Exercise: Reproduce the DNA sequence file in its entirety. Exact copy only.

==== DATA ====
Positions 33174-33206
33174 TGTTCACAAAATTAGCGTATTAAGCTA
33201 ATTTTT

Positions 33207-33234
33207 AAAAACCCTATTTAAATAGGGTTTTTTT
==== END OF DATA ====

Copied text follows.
Positions 33174-33206
33174 TGTTCACAAAATTAGCGTATTAAGCTA
33201 ATTTTT

Positions 33207-33234
33207 AAAAACCCTATTTAAATAGGGTTTTTTT